Nikki Ditto, WLP Intern
Wednesday, August 1st is an important day for women’s health. After this date, all new insurance plans must cover certain women’s preventive health services, including contraceptives, without co-pays or deductibles. This represents an essential change in access to health care for women. Women, who have long been subjected to denial of access to insurance coverage for essential health services are more likely than men to forgo needed health care due to cost. The number of women who can access these benefits will continue to expand as older plans lose their “grandfathered” status and become subject to the ACA’s preventive health services requirements. For now, many college and university students will benefit if they receive health insurance through their schools, as those plans usually begin their health plan years around the start of the school year. Other insurance policies that are renewed with substantially different content (usually on January 1st) will also comply with the new law.
Women whose insurance plans fall under the new guidelines will now have access to a number of services that will “keep them healthier and…catch potentially serious conditions at an earlier, more treatable stage,” according to Secretary of Health and Human Services, Kathleen Sebelius. This includes annual well-woman visits, as well as screening and counseling for HPV, HIV, and STIs. Insurance policies will also have to cover testing for gestational diabetes, breastfeeding support, and domestic violence screening and counseling. Perhaps most significantly, women will also have access to birth control and other forms of contraception without a co-pay, though exceptions have been made for religious institutions and self-funded plans. These services add to the no-cost coverage that has already been implemented for pap smears and mammograms.
The Department of Health and Human Services reports that 20.4 million women have been and will be affected by this expansion in coverage. A startling 52% of women “report delaying needed medical care because of cost,” a number that will be decreased under the ACA. The Women’s Law Project (WLP) explained in its report Through the Lens of EQUALITY: Eliminating Sex Bias to Improve the Health of Pennsylvania’s Women that “lack of access to the full range of women’s health care has many adverse health consequences.” Many women are unable to afford contraceptives, which range from $15 to more than $1,000 up front depending on the method. The contraceptive coverage rule will increase women’s access to these methods of contraception, which will help them plan pregnancies and address other health concerns, such as polycystic ovarian syndrome, for which birth control pills are a common treatment.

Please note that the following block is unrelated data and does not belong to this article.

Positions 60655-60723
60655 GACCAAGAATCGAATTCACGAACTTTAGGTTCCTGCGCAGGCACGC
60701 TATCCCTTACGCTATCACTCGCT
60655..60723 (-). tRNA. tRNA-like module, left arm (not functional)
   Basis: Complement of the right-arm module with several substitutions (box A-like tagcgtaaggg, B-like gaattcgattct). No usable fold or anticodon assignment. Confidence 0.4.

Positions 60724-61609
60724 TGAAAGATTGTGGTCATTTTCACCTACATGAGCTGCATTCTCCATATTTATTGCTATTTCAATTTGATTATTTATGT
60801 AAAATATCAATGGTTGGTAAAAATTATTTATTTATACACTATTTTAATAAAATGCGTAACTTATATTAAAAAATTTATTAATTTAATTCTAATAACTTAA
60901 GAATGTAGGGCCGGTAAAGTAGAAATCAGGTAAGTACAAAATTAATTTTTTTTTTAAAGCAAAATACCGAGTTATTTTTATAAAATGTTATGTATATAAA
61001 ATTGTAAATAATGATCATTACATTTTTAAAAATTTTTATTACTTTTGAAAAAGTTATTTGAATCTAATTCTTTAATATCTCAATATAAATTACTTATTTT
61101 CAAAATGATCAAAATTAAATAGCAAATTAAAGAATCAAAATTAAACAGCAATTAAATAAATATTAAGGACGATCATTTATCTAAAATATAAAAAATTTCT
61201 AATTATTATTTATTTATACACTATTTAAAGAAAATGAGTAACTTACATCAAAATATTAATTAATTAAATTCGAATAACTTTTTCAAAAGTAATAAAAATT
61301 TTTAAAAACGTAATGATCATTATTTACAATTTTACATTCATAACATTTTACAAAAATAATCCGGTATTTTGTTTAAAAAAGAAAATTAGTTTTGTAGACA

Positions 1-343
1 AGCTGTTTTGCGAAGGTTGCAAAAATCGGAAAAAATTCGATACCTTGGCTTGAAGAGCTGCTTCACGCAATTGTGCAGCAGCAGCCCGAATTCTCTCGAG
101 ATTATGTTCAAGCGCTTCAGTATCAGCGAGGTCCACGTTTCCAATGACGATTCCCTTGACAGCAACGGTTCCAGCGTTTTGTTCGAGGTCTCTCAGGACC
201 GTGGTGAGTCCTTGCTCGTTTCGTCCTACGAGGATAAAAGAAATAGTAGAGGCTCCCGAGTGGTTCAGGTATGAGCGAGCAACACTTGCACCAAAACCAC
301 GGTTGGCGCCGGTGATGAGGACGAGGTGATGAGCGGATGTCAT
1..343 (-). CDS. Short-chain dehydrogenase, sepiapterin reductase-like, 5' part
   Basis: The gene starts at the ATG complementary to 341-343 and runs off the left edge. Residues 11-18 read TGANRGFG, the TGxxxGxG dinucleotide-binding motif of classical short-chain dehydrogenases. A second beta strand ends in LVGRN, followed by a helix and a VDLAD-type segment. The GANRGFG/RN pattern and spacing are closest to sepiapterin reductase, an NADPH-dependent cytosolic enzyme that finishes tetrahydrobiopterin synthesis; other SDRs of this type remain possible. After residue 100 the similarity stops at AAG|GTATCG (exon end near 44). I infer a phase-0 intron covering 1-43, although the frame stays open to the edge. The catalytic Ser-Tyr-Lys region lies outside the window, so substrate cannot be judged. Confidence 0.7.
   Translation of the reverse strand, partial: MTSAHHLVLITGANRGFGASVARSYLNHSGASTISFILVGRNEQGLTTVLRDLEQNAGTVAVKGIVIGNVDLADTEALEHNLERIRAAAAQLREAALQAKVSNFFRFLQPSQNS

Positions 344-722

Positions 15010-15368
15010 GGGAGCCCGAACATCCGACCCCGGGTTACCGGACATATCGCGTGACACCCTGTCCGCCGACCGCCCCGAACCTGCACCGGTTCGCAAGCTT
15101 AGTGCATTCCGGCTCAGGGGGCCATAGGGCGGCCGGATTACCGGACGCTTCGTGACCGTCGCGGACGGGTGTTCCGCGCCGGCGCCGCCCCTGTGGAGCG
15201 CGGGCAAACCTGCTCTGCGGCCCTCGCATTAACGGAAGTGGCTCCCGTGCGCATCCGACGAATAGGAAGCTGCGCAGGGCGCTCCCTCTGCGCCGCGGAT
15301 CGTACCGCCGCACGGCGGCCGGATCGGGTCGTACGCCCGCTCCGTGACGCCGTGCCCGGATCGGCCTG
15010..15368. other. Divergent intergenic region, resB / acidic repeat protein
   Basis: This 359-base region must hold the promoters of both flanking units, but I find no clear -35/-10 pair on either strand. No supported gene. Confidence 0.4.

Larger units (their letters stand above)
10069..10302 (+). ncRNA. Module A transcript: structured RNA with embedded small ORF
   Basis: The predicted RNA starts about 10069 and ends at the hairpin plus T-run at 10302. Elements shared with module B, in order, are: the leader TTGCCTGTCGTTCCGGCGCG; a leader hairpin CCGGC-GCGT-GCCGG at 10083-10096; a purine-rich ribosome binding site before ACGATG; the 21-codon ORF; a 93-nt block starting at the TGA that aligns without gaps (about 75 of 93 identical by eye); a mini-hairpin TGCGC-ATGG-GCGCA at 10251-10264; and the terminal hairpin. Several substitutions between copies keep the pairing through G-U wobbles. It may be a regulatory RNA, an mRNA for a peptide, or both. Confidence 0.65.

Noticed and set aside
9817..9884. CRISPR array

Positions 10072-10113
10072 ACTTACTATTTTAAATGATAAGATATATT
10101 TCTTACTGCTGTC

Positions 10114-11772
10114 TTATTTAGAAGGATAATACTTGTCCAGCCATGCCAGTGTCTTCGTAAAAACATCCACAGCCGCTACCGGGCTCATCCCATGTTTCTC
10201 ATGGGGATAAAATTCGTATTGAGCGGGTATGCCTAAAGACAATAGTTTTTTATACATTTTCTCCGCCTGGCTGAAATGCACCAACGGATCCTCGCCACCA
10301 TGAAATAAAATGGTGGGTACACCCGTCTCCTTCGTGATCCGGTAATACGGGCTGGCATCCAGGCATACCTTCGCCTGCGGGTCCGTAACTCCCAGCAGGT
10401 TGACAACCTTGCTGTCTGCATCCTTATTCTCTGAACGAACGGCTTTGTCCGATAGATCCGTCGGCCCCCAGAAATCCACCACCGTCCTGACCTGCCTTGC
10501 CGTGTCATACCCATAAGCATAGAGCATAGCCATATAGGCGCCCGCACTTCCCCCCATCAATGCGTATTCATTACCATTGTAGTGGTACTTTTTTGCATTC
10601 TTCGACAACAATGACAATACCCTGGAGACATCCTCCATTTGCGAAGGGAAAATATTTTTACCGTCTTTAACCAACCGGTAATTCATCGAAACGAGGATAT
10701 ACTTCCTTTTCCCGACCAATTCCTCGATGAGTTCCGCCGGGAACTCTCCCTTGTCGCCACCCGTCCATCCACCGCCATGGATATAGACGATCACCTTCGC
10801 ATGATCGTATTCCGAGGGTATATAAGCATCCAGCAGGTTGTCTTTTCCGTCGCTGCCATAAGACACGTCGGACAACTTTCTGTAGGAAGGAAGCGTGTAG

Controversy continues over the provision requiring employer-provided insurance plans to cover birth control and other forms of contraception, including sterilization. As WLP blogged about today, twenty-four legal challenges are still pending in courts. The ACA already provides exceptions for religious institutions, and allows religiously affiliated businesses to push cost and administration on to the insurance companies. These accommodations, however, have not stopped the debate. WLP has blogged before about lawsuits that challenge the constitutionality of the provision on the basis of the First Amendment. As Terry Fromson, WLP’s Managing Attorney, explained, “the First Amendment does not give church leaders any right to impose their beliefs about contraception on women.”
Overall, the implementation of this provision of the ACA represents an important and necessary change to the way we view women and women’s health. Reproductive and sexual health must be seen as central to ensuring the health and well-being of all women, and not as a secondary concern. America will be healthier if women are given better access to the services necessary to care for themselves and their families, and increasing access to contraception is a step in the right direction.